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Keith Laumer was a science fiction writer. His best known creations are Bolos (computer-controlled tanks) and humorous stories involving Jame Retief (an exceptionally talented Terran interstellar diplomat).
John Keith Laumer was born on June 9, 1925 in Syracuse, New York although he was raised in St. Petersburg, Florida and in the Southwest US. He attended Indiana University (1943-44) and Stockholm University (1948-49) and the University of Illinois in 1949 (receiving a BA in architecture in 1950 or 1952 and being on the staff until 1953.) In 1953, he returned to active duty as an Air Force officer (1953-1956), switched to the US Foreign Service, and back to the Air Force (1960-1965).
During this time, he married Janice Perkinson (Feb. 1949). They had 3 daughters during their marriage: Toni, Sabrina, and Ginny Keith and Janice divorced sometime in the early 1960's. He settled in Brooksville, Florida.
During Laumer's service as Air Force Attach� for the US
Foreign Service he was stationed at the US Embassy in Rangoon Burma. His
experiences in the Foreign Service find their way into his Retief stories.
One would hope that Laumer greatly exaggerates the workings of US diplomacy.
Alas, he has stated "I had no shortage of iniquitous memories of the Foreign
The 1960s were extremely prolific years for Laumer: 26 novels and collections of stories (of roughly 63 during his lifetime). In addition to his science fiction writing, Laumer wrote novelizations of the TV shows The Invaders and The Avengers. He wrote a novel set in the US diplomatic corp, Embassy, as well as a non-fiction book on model airplanes, How to Design and Build Flying Models.
Laumer even wrote a detective novel (not a far leap given his writing style) called Deadfall which was later made into a film starring Michael Caine (entitled Fat Chance) : I'd never heard of the film but a visitor to this web site (Joseph G.) says "it was pretty good."
Sometime in the early 1970s, Laumer had a stroke. I remember hearing about this when I asked noted SF author Hal Clement what Laumer was like in person. Mr. Clement sadly shook his head and mentioned the stroke. Charles Platt interviewed Laumer for The Dream Makers (published by Xanadu in 1987): a book of interviews with noted SF authors. Platt describes Laumer's yard in Florida as being full of broken cars (Cougars). Laumer said he was looking forward to fixing the cars once he had recovered from the stroke. It is a very sad interview.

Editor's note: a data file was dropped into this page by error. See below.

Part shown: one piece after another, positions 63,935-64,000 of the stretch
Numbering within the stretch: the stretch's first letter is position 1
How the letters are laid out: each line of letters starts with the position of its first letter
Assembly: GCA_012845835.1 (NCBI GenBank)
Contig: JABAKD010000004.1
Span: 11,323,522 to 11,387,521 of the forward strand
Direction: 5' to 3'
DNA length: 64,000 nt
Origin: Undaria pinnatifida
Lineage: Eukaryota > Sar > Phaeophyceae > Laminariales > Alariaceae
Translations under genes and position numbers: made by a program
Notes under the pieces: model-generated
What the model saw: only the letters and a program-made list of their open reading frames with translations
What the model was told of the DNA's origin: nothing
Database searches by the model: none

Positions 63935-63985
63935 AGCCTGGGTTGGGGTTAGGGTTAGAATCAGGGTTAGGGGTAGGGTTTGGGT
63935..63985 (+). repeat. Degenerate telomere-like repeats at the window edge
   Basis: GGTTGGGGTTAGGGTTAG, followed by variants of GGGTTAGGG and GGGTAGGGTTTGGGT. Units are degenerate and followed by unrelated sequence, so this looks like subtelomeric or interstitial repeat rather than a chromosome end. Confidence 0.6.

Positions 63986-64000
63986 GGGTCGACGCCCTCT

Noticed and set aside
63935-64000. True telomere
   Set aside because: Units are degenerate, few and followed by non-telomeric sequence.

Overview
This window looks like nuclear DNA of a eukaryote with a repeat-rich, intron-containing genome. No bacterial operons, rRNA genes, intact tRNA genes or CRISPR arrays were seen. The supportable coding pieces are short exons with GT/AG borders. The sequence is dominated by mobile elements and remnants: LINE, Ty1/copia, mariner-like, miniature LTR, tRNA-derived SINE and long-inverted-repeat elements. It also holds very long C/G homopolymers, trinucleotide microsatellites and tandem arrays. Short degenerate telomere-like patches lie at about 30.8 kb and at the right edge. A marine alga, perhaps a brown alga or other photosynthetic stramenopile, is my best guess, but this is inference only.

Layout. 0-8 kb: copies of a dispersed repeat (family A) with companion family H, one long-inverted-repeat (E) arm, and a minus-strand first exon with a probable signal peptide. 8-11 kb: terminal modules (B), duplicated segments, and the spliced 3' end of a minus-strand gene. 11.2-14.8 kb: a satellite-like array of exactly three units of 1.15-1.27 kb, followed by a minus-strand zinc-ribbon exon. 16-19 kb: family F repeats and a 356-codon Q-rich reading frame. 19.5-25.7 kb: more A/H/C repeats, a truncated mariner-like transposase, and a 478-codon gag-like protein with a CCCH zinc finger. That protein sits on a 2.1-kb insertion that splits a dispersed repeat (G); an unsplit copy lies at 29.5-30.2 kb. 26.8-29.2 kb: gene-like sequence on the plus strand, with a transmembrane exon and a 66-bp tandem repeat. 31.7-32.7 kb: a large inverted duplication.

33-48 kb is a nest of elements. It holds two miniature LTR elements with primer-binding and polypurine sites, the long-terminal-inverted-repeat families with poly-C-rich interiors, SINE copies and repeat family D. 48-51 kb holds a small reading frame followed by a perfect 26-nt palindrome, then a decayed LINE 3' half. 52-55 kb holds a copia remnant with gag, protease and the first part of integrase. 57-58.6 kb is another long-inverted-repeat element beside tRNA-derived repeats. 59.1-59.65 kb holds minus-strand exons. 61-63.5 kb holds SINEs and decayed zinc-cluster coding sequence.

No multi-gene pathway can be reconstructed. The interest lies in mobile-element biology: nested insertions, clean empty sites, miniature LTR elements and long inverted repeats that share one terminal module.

I stopped reading Laumer's work in the late 1970s (The Ultimax Man). I recall reading that latter-day Retief stories have a nastier edge to them. It makes me wonder how the stroke affected Laumer's work.
As a teenager, I wrote a fan letter and, wow, got a response! letter envelope This is a transcription.
August 12, 1973
Please forgive me for being so slow in answering your letter. Since my illness, my correspondence is piling up on me. Your letter cheered me up a lot.
As for your question about The Long Twilight, I'm sorry to say that <deleted due to spoiler>.
My latest book is titled The Glory Game. Published by Doubleday. I hope you like it.
Sincerely, Keith Laumer
Keith Laumer died in Florida on January 23, 1993 at the
age of 67.
He is buried at Florida National Cemetery in Bushnell Florida in burial plot 501, 32.
By the way, Keith Laumer's brother, March (Marsh) Laumer was also an author and publisher. For example, he wrote several Oz stories and lived in Sweden. According to www.keithlaumer.com, March was responsible for getting Keith's first SF story published (or nearly not getting it published). An acquaintance of March wrote to me, "Once when I called her (March's mother) to speak to March, who was visiting, Keith answered the phone." - (Nils M.) The brothers had a "falling out" later in life.
Laumer's other brother, Frank, lives in Dade
Writing Style and Themes
Laumer's style of writing is often reminiscent of a gritty detective novel. Below is a brief example:
George Willick (on his Spaceflight website) describes it asKeith's style is somewhat jarring to traditional readers of fiction, punchy like Hemingway's with the words telling a story rather than the story serving as a vehicle for the words.T.G. Browning describes it asHe generally made a name for himself for two distinct types of fiction: A kind of screw-ball comedy/satire, and an action/adventure yarn characterized by a very tight, quick moving, almost Hemingway type style.Dani Zweig has an excellent overview of Laumer's writing career on his Belated Reviews website.
If this site is ever down, here is a copy.
Laumer frequently explored the concept of time-travel from many different "angles" with books like Dinosaur Beach, The Great Time Machine Hoax, and Worlds of the Imperium.
Another favorite theme involved the Unusual Human: